Good value, slim and good-looking frame, decent performance and display, speedy camera performance
Only a 720p screen, plastic sides in build, ColorOS a little dated in places, camera low-light limits
When you look back at how phones have progressed over the last few years, it’s easy to just focus on the top models: your iPhones and Samsung Galaxy S-es. However, for your average person who wants a phone but doesn’t want to blow a massive hole in their bank balance or sign up to a 2-year contract, the cheaper stuff has been more important.
Since 2013 the quality of affordable phones has skyrocketed. And the Oppo F1 is out to get you as close to a £500/$750 phone experience as is possible for just £170/$255.
And you know what? It gets pretty close. If the OnePlus X doesn’t appeal then is the Oppo F1 in with a shout for pole position?
While the F1 doesn’t quite manage to chip its way in under the £150/$225 mark, it’s still one of the nicest-looking phones you’ll find at £170/$255. It has a bit of aniPhone whiff to it, thanks to an ultra-slim 7.3mm frame and light champagne-gold aluminium back.
Looking from behind and it’s a bit of a looker, isn’t it? It’s far slimmer than the Moto G, which actually costs the exact same cash in its 2GB RAM, 16GB storage version.
The Oppo doesn’t stand up to ultra-close scrutiny like an iPhone 6S will, of course, but then there’s only so much a company can do with this sort of budget. The F1’s sides are actually plastic, as are the top and bottom sections of the rear. On the positive side, however, this side-steps any possible signal issues you can get with an all-metal phone, but does mean the flashy style is really a clever veneer.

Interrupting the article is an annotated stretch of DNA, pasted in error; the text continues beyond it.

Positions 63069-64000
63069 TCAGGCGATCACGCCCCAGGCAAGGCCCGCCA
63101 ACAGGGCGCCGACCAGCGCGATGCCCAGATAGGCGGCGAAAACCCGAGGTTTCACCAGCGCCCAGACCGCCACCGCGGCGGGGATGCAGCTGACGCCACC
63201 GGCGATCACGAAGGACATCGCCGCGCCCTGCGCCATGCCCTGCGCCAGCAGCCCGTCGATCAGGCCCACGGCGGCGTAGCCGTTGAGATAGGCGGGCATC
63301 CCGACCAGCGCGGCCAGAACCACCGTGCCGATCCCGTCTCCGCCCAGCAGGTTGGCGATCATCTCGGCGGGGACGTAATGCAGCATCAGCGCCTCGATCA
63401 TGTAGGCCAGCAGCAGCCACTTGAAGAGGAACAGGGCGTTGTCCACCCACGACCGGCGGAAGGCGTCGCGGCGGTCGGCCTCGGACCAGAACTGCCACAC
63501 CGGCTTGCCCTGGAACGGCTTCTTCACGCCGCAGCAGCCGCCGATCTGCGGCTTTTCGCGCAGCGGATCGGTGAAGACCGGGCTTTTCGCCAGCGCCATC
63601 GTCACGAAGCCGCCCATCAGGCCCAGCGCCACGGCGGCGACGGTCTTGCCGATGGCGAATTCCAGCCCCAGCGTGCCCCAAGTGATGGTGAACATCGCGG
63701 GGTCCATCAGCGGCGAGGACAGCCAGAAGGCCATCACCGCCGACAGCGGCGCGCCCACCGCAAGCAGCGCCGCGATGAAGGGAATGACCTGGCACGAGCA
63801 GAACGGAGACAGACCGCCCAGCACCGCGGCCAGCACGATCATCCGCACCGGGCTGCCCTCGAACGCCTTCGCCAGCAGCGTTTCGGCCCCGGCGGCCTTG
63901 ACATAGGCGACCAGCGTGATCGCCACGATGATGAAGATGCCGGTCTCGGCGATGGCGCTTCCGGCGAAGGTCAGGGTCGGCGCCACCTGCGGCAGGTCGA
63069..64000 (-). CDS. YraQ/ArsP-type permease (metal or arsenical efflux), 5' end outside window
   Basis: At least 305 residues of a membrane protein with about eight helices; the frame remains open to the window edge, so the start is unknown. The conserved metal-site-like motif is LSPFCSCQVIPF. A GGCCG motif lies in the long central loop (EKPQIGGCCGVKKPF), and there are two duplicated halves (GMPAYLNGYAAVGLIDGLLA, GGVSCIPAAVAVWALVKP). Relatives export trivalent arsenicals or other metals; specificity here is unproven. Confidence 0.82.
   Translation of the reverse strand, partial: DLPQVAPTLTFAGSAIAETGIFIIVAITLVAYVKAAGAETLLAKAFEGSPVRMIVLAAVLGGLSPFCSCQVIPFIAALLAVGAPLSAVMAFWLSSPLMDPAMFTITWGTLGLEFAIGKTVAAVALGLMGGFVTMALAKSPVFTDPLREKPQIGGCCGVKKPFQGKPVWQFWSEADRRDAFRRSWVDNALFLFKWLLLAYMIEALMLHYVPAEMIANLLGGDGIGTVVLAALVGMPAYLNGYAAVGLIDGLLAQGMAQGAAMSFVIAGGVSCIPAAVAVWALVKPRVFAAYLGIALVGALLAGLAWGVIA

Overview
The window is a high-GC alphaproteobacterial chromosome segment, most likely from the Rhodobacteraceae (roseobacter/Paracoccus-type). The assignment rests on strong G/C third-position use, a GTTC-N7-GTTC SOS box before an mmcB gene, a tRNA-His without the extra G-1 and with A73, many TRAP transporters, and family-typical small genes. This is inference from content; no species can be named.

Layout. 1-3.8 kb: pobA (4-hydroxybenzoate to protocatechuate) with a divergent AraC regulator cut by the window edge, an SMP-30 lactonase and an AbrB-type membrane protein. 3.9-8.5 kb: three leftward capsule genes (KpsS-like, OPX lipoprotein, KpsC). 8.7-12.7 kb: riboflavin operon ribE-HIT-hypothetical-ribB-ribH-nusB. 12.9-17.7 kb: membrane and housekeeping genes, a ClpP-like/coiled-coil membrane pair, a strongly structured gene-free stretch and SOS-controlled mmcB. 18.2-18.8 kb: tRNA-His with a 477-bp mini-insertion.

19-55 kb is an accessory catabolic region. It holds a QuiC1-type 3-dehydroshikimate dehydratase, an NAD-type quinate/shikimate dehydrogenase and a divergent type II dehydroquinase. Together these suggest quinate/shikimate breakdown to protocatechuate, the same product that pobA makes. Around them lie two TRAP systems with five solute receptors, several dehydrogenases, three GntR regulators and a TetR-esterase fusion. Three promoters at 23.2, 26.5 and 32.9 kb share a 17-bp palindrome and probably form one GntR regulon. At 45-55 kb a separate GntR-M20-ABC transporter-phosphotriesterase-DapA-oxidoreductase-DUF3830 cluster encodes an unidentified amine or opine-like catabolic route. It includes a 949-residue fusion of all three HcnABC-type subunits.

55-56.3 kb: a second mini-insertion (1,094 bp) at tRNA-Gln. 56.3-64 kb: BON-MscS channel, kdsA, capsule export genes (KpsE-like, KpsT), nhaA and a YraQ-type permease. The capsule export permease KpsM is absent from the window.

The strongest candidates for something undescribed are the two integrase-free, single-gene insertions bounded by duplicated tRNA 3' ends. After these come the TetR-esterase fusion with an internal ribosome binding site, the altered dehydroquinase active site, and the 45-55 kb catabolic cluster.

The OnePlus X comes across as more convincingly “expensive” right down to its bones. Like that phone, the Oppo F1 uses non-lit soft keys, which some people find annoying. However, your fingers will soon bake the back button’s position into muscle memory anyway. We haven’t found it an issue.
Of course, if you want fancy extras like a fingerprint scanner, you’ll have tospend a bit more money on something like the Nexus 5X. While the Oppo F1 is a good-value phone, aside from the look it caters for the basics rather than such fancy extras.
These basic building blocks include things like having 16GB storage and amemory card slot. It even has dual-SIM support. Oppo is usually out to win a few nerdy fans, after all.
Where the specs of the Oppo F1 start to sound a little ordinary is with the screen. It has, as some of you will have guessed, a 5-inch 720p IPS LCD screen. This is the grade of display that has been the budget standard for a while now.